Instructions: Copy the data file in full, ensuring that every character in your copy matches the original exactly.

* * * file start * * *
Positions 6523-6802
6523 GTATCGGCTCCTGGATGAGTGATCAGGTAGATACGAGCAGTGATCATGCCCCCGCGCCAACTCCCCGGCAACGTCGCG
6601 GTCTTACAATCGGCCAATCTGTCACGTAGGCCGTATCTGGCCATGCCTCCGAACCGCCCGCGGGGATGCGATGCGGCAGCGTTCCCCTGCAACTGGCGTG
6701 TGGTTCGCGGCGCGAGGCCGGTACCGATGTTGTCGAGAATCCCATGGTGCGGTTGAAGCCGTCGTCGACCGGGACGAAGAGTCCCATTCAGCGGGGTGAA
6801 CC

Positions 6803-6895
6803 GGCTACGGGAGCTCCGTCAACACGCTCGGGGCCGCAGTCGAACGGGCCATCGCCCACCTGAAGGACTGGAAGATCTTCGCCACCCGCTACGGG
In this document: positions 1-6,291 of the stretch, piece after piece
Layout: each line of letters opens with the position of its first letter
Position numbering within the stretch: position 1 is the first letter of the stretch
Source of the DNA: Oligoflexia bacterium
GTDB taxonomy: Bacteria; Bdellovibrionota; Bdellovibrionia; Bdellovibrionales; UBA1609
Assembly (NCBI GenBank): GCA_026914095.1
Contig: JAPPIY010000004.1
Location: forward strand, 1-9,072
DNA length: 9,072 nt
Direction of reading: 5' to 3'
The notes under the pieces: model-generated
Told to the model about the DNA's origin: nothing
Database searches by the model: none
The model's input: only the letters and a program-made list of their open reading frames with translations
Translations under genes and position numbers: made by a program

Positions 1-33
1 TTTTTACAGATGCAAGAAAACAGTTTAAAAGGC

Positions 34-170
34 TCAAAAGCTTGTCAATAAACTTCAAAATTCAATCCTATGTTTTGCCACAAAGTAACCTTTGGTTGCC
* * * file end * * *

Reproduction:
Positions 6523-6802
6523 GTATCGGCTCCTGGATGAGTGATCAGGTAGATACGAGCAGTGATCATGCCCCCGCGCCAACTCCCCGGCAACGTCGCG
6601 GTCTTACAATCGGCCAATCTGTCACGTAGGCCGTATCTGGCCATGCCTCCGAACCGCCCGCGGGGATGCGATGCGGCAGCGTTCCCCTGCAACTGGCGTG
6701 TGGTTCGCGGCGCGAGGCCGGTACCGATGTTGTCGAGAATCCCATGGTGCGGTTGAAGCCGTCGTCGACCGGGACGAAGAGTCCCATTCAGCGGGGTGAA
6801 CC

Positions 6803-6895
6803 GGCTACGGGAGCTCCGTCAACACGCTCGGGGCCGCAGTCGAACGGGCCATCGCCCACCTGAAGGACTGGAAGATCTTCGCCACCCGCTACGGG
In this document: positions 1-6,291 of the stretch, piece after piece
Layout: each line of letters opens with the position of its first letter
Position numbering within the stretch: position 1 is the first letter of the stretch
Source of the DNA: Oligoflexia bacterium
GTDB taxonomy: Bacteria; Bdellovibrionota; Bdellovibrionia; Bdellovibrionales; UBA1609
Assembly (NCBI GenBank): GCA_026914095.1
Contig: JAPPIY010000004.1
Location: forward strand, 1-9,072
DNA length: 9,072 nt
Direction of reading: 5' to 3'
The notes under the pieces: model-generated
Told to the model about the DNA's origin: nothing
Database searches by the model: none
The model's input: only the letters and a program-made list of their open reading frames with translations
Translations under genes and position numbers: made by a program

Positions 1-33
1 TTTTTACAGATGCAAGAAAACAGTTTAAAAGGC

Positions 34-170
34 TCAAAAGCTTGTCAATAAACTTCAAAATTCAATCCTATGTTTTGCCACAAAGTAACCTTTGGTTGCC